What needs to be done to prepare our county for life following an attack by nuclear bombs?
Headquarters of SAC (Strategic Air Command) is in Omaha, one of the first targets for enemy attack. The nerve center of our defense would have to be bombed at the start of any war of aggression.
Cherokee is less than 90 air minutes from Omaha, in the primary area of atomic trailout.
Many people feel a bit uneasy about our present state of unpreparedness for catastrophe. If--as a result of error on the part of those launching a bomb--this immediate area were to suffer a direct hit the few survivors would be in no condition to do much about helping themselves.
It is much more probable that we will not be immediately involved in the blast and pressure phenomena of an explosion. In that event, our very fist task will be to insure our own survival by protecting ourselves from radiation fall out.
Where are the Geiger counters in this county? Who knows what the present ground level of radiation is? Does our present water supply have any radioactivity?
If we are to do any kind of a job of protecting ourselves we must have the answers of these and many other questions BEFORE we find ourselves in the midst of disaster.
The second task is to prepare ourselves for the flood of injured and hungry survivors who may be brought into our area for care. Here an existing organization is of vital importance. Its members must know what shelter and medical care is immediately available.
Such information could protect us from the chaos resulting from a sudden flood of refugees and enable us to do an effective job of caring for those we do take.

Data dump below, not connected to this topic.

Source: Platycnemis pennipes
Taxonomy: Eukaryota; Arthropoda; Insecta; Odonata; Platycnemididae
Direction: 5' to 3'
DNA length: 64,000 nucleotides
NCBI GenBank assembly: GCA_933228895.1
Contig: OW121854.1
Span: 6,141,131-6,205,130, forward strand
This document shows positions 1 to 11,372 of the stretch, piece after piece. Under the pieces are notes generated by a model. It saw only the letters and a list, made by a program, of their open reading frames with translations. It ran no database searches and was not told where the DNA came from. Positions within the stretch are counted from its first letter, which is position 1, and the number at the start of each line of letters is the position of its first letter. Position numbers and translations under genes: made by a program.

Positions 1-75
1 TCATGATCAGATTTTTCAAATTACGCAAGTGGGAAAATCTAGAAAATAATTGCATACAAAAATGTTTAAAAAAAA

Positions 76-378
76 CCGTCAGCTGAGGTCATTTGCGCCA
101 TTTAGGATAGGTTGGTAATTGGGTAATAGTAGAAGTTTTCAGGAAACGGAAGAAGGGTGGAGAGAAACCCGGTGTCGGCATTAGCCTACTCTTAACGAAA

Finally, the existence of a REAL Civil Defense organization throughout our country would add great strength to our national defense and lessen the chances that such an organization will ever be called into action.
A skeleton organization for Civil Defense now exists in Cherokee County. However, this small group of men and women can do very little unless the citizens of this area give active support and assistance.
Now is the time for letters to the editor. How do YOU feel about a Civil Defense organization for Cherokee County?
Financial support and backing for the proposed Little Theater in Cherokee has been pledged by the Recreation Commission.
If this community project is organized, it will operate under jurisdiction of the Commission.
An organizational meeting will take place at 3 o'clock Sunday in Sanford Museum here. Ronald C. Gee, State University of Iowa speech and drama professor, is to address interested area residents on the possibility of a Little Theater.
A question and answer period will follow Gee's talk. In addition, questionnaires are to be distributed on which each person present may indicate his special interest in the project.
Timesland residents interested in producing and directing as well as in acting are invited to attend the planning session Sunday afternoon.
Kim Anderson, a junior at Aurelia High School, was named the 1984 Cherokee County Pork queen at the 15th annual meeting Saturday of the County Pork Producers and Porkettes.
Her parents are Mr. and Mrs. Gary Anderson of Aurelia.